Thursday, February 12, 2009

Amanda Palmer Single/Video Controversy

“Censorship, like charity, should begin at home. Unlike charity, it should stay there.” - Dorothy Parker

So the new song by Amanda Palmer has been refused air play by every TV and radio network in the UK.

It’s been described as “making light of rape, religion and abortion”. Here it is:

[NOTE: Content/lyrics of the below video are probably NOT work safe and I would take caution if there are children present. - R.]

Understandably, Ms. Palmer had a few things to say about this…

She says, in part:

“i’d be HAPPY to know that the song out there is going to offend some people….not because i have any interest in making people upset, but because i think it’s better
to talk about these things, argue about them, be upset about them, push them out into the open air, stir the pot around. better that, always, than to sweep them under the rug.“

These days that’s a pretty controversial position to take. There’s a real trend towards people declaring their being offended by another’s point of view and using this as justification for censorship.

It makes me wonder, as so many things do, just where the line is drawn - and who decides that. Where is the distinction - if there is one - between humour and cruelty, being genuinely hurt by something said or written and just being annoyed. Why someone can be truly hurt by something they perceive as an insult to their beliefs, and how they react to this. And the difference, if there is one, between doing this and deliberate racism, sexism, homophobic speech and so on.

Remainder of article here.

From Amanda Palmer's Blog:

"i sat down one day in or around 2002 and wrote a tongue-in-cheek, ironic up-tempo pop song.
a song about a girl who got drunk, was date raped, and had an abortion.
she sings about these things lightly and joyfully and says that she doesn’t care that these things have happened to her because oasis, (her favorite band) has sent her an autographed photo in the mail. and to make things even better (!!), her bitchy friend melissa, who told the whole school about the abortion, is really jealous...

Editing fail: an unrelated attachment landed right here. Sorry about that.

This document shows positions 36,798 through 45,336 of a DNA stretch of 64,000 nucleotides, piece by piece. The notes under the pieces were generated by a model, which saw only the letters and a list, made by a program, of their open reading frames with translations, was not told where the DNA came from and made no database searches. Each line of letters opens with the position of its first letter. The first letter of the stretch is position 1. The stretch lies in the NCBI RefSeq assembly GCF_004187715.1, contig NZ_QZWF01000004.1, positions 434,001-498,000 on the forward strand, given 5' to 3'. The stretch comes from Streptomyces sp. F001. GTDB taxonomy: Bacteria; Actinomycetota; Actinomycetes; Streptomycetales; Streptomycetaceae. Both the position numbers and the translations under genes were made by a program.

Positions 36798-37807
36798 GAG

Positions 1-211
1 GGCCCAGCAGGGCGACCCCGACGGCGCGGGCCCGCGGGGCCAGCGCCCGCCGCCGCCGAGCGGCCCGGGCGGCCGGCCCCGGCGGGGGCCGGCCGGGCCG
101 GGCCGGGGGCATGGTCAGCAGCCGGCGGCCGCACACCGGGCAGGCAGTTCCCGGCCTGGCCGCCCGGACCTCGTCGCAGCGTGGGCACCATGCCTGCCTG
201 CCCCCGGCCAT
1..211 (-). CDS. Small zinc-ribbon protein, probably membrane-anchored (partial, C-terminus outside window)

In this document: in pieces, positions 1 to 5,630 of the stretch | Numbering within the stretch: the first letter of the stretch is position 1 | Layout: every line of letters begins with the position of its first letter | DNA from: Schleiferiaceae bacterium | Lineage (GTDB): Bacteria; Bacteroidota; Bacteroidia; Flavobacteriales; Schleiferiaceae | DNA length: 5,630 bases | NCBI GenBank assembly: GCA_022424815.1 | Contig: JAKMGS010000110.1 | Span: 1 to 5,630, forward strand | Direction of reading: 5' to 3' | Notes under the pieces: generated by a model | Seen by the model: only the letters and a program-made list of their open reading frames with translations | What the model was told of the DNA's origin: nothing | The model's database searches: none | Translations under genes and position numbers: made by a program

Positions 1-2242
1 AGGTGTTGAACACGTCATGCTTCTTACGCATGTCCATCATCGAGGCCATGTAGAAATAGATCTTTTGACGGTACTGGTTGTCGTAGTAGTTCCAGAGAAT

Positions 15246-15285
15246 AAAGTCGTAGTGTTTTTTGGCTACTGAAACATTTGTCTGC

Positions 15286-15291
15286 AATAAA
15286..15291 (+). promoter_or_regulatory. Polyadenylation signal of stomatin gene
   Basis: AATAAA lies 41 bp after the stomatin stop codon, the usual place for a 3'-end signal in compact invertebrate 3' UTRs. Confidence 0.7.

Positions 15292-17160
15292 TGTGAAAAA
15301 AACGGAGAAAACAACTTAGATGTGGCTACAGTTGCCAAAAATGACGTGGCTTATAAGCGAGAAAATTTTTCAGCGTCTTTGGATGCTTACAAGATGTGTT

can i simply state:



the song is not a lecture.
the song is a SONG.
it’s a reflection, a character sketch...

as i was walking over to the bbc the other day and my label rep mentioned that they might not let me play “oasis” on the air, i suggested that i might be allowed to play it if i just slowed it way down and played it in a minor key.
think about it. if they heard the same lyrics against the backdrop of a very sad and liliting piano, maybe with some tear-jerking strings thrown in for good measure, would they take issue?

maybe. it would be within a context they could rely on, feel safe in, write off.
“she’s sad! of course she’s sad! she had an abortion! abortion is sad! abortion is personal and emotional! look, she is expressing directly the way she should feel about this! and we don’t joke about things that are personal and emotional and sad!”

wait, what?

don’t we?

i do.

i have to.

you’re damn right this shit makes people uncomfortable.
it makes people uncomfortable to hear ANYONE talking about abortion and rape bluntly, much less talking about it LIKE THIS….

and i think it makes people uncomfortable to hear the truth about a very real and sick situation:
if you don’t know - or have never encountered - a teenager who is going through intense heavy experiences (like rape, abortion, eating disorders, abuse, fill-in-the-blank)
and is laughing these things off like THEY DON’T MATTER, then you are not ALIVE and AWAKE and living on this planet.
IT’S HAPPENING EVERYWHERE. i see it all the time. it’s called being a confused teenager. it’s real. it SUCKS.

abortion is serious. rape is serious. lots of things are serious. do they think i’m blind?

the song isn’t even so much ABOUT those topics, it’s about denial, it’s about a girl who can’t find it in herself to take her situation seriously.
that girl exists, everywhere. you probably know her. you’ve probably met her. you might be her.

you might not even like this song.

it doesn’t matter.

our COLLECTIVE freedom to approach situations with humor, with irony, with anger, with sadness, with darkness, with an edge, from a different perspective, from within the situation…it’s ESSENTIAL.
we have to agree about this or we ALL get in trouble.

the minute you discount humor, you give evil things POWER. you fuel them. you let them rule you."


What are your thoughts? I was a bit taken aback when I first heard it, but I got it. I thought - Damn - one hell of a way to illustrate the state of affairs with today's youth... I was not really offended. I actually thought it was funny in it's own context - but as amusing as it might have been, it was all that much more heartbreaking...

How did (does) it affect you? What do you think?